The Victorian government will spend $4.6 million over the next four years to rehabilitate fathers who have committed domestic violence against their partners, children or other members of their family.
Early intervention program Caring Dads, which is still in its pilot phase, targets fathers with an alcohol or drug abuse problem who have committed, or are at risk of committing, domestic violence.
High risk fathers are referred to the program through child protection services; alcohol, drug or mental health services; police or other community programs.
Over 17 weeks, the men attend voluntary classes where they learn parenting skills, the impact of domestic violence on their children and the importance of a respectful relationship with the children's mother.
Domestic violence is on the rise in Victoria, with Crime Statistics Agency figures showing overall offences went up 1.6% in the year ending in March 2017. Over 77,000 incidents were reported to police over 12 months.
The Caring Dads pilot program will be rolled out in three locations with a prevalence of domestic violence – Melbourne's north-eastern suburbs, Melbourne's west and Inner Gippsland.
Frontline staff at Caring Dads say early intervention is the key to getting men to take responsibility for their violent actions.
One former violent offender currently completing the program, 44-year-old Hassan*, regained fulltime custody of his youngest daughter after a few weeks of classes.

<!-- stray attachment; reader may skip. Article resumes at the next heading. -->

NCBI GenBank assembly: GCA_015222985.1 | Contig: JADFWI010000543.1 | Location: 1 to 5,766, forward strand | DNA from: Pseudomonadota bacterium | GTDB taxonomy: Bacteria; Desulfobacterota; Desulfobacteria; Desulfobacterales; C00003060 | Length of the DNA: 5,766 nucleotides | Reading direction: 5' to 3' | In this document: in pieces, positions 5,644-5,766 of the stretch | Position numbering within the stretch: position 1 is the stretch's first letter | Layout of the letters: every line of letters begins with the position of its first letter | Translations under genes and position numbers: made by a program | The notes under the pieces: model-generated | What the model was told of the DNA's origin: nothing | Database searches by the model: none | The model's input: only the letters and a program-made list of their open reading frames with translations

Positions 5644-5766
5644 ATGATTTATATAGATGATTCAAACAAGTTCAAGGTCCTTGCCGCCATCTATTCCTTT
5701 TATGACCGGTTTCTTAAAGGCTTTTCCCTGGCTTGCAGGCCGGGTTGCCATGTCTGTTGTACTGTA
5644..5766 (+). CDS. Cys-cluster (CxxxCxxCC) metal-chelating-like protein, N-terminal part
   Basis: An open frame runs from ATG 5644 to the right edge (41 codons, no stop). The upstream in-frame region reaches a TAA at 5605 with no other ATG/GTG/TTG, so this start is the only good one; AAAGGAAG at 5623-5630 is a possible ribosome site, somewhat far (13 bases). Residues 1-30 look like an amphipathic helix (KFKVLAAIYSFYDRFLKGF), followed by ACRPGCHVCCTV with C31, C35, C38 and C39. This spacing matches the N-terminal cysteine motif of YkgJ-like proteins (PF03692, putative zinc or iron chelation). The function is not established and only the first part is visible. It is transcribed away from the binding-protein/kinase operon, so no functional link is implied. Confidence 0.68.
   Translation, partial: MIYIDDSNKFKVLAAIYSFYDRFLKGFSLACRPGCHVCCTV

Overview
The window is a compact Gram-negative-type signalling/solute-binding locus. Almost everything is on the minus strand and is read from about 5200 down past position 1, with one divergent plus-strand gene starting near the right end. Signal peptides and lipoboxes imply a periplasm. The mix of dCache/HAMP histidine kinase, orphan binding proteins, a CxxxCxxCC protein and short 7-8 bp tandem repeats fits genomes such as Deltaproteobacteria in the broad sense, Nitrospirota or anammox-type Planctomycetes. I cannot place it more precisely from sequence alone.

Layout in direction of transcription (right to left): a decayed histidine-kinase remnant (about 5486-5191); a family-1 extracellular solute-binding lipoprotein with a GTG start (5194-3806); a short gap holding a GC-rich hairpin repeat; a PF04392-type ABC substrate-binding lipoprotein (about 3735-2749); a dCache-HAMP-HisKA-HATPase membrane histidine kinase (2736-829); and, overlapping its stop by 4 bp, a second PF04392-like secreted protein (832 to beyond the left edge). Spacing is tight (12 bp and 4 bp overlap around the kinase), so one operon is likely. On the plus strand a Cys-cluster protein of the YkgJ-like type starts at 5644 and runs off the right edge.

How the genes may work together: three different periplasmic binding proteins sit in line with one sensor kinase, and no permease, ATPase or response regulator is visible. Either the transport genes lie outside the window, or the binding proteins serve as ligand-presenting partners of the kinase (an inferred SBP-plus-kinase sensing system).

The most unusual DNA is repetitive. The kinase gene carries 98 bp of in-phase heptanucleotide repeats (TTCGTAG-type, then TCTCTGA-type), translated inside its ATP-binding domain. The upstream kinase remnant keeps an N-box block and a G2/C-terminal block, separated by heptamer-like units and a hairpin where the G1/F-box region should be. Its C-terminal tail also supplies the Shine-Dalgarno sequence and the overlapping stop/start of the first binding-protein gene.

Aileen Ashford, the CEO of the Children’s Protection Society, says there isn't a quick fix to ending domestic violence in Victoria.
“There are very few services that respond holistically to the multiple issues associated with family violence," Ashford said.
“As a community we need to improve services that assist men early on and support them to build positive relationships with their children."
She hopes the extra funding for Caring Dads will help keep children and parents together while building safer home environments.
The Victorian government says the Caring Dads program - which was developed in Canada - has been successful in Ireland, the United Kingdom, Sweden, the Netherlands, German and the United States.
On top of the Andrews government's $4.6 million commitment, Gandel Philanthropy - the vehicle for charitable giving by the extended Gandel family - will provide an additional $1 million. If successful in Victoria, the program could be rolled out nationally.
Minister for families and children Jenny Mikakos says funding Caring Dads is part of a $1.9 billion package to end domestic violence in Victoria. Intervention programs were also one of the 227 recommendations made by the Royal Commission into family violence.
“We know the importance of intervening early and this is about ensuring fathers understand the impact that family violence has on their family and the development of their children," Mikakos said.
“We are determined to end the vicious cycle of family violence – early intervention, family-focussed programs are a critical part of this.”
* This name has been changed.
If you or someone you know is experiencing violence and need help or support, there are national and state-based agencies that can assist you 24 hours a day, seven days a week. Call 1800 RESPECT (1800 737 732).